by Don Kindred
I love history, it’s a natural fascination. I respect people who step up to save a landmark, rather than step in to tear one down. Our entire city rose to the occasion to save, restore and fund Casa Romantica ... and it is right that we did. It was our founder’s home. It was the vision of the visionary. Where the man who painted the blank canvas of our city chose to color his
personal space. And he did so magnificently. Ole Hanson captured a piece of time and a sense of place that allows us a glimpse into the grandeur and the promise of San Clemente in the 1920s, that we can still feel today.
And now we have the Casino San Clemente, almost complete. A landmark of a different time. The bold architecture was the glimpse of a different era, the late 1930s. It was a time when we stopped the decline in our population and started to grow again. It was time for the Bank of America to invest again … time to eat cake. Like the Casa, the Casino would be something unique, designed as a statement for the community. It wasn’t a club that played records, or a theatre where you would watch movie stars on a flat silver screen. It was where you saw them live, where they saw you. It heralded a time when it was OK to dance again, to show ourselves to the world again. When Judy Garland took the mic in ‘39 and sang “Somewhere over the Rainbow” at the Casino ... we were there. The Casino wasn’t a copy it was a one-of-a-kind. It was just the marketing tool that would push San Clemente out of the depression and back on the map of “the happening.” Big band sounds, broadcast to radios across the country from a remote Spanish Village of 400 people, from a magic dome in a romantic bay of a Pacific shore.
Yeah, we need to save those memories. Nothing lasts forever.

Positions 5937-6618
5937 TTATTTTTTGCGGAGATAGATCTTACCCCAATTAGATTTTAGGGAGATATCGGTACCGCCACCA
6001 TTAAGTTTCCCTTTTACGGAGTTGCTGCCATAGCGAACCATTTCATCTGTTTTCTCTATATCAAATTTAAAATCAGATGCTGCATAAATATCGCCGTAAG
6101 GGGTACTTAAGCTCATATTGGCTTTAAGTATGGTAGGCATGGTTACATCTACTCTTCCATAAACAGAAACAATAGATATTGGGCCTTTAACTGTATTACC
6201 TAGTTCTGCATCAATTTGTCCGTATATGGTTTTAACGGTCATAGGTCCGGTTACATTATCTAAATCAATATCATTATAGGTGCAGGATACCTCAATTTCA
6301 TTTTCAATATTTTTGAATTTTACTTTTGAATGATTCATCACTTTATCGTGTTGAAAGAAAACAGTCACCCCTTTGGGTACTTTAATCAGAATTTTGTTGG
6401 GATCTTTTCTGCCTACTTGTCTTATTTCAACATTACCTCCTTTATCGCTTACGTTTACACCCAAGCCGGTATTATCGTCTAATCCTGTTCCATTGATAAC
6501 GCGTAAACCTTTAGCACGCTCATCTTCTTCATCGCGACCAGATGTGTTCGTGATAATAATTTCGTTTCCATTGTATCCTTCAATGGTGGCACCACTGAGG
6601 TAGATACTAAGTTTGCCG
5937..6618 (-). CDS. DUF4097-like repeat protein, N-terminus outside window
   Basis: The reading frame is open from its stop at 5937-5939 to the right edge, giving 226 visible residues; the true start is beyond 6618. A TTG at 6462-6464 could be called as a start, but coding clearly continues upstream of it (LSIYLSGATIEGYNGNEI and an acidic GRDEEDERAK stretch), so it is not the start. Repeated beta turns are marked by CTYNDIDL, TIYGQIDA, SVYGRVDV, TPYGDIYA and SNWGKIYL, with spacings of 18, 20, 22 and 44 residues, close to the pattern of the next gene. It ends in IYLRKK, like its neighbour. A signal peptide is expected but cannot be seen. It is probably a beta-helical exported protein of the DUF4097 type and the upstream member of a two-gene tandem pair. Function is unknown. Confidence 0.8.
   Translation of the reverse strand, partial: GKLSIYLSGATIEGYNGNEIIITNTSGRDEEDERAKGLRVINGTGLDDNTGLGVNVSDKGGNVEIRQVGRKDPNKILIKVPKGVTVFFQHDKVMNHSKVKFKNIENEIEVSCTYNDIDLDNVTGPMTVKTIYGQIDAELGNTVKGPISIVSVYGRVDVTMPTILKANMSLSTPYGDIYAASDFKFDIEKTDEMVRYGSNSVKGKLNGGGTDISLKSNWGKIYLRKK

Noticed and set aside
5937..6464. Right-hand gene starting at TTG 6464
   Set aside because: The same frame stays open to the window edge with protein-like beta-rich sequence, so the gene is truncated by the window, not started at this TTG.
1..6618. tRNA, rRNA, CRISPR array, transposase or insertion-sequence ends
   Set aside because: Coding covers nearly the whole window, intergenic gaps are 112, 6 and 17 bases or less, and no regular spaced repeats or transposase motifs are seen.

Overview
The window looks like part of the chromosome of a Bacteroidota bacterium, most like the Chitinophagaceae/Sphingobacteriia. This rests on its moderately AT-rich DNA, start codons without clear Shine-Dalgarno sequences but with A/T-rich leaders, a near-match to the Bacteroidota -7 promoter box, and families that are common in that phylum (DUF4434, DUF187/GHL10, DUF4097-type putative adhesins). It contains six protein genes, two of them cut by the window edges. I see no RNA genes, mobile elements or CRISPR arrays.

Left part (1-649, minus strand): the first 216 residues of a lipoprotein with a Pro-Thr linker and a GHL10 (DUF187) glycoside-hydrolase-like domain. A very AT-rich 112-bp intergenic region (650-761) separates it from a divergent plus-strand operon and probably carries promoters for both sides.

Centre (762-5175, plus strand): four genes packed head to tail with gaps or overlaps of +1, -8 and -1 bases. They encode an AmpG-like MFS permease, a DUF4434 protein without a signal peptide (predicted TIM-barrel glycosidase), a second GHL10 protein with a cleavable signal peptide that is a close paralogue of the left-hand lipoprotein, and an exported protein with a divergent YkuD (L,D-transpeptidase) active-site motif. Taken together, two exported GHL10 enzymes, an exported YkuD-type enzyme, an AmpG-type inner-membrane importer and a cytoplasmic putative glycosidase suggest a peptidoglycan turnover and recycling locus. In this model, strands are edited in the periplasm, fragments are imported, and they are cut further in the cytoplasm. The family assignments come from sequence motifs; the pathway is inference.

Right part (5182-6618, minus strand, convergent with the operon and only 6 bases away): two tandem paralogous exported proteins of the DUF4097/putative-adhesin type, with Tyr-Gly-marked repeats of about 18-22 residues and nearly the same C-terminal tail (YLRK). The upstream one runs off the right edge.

As time takes all things ... the Casino, too, fell to neglect. Eight decades later it ended up
misused as an office building and dropped into bankruptcy after yet another economic downturn. But this time only two people came forward to save the aging community treasure.
Fortunately, they were two special people. Shaheen and Linda Sedeghi have invested their time, ideas, funds and indomitable energy into resurrecting the marquee dance hall and reinventing it as a special events center. We are now allowed the occasional turn inside the walls, where the Sedeghi’s have celebrated the landmark’s history and refurbished it inside and out, back into the star-worthy venue that it deserves to be.
Their latest addition has been to add a unique breakfast and lunch café called “Ellie’s Table.”
It is run by Orange County’s largest catering company on the ocean side of the property, blending comfortably into the growing North Beach business community.
On the 20th of February, the Sedeghi’s will be receiving the Business-of-the-Year Award for their efforts at the Chamber of Commerce’s Annual Meeting & Installation Dinner. The award is the small, but well-deserved token of a grateful community, thankful for their commitment to preserving a landmark and saving history.
It’s a beautiful thing when a piece of our past becomes a part of our future.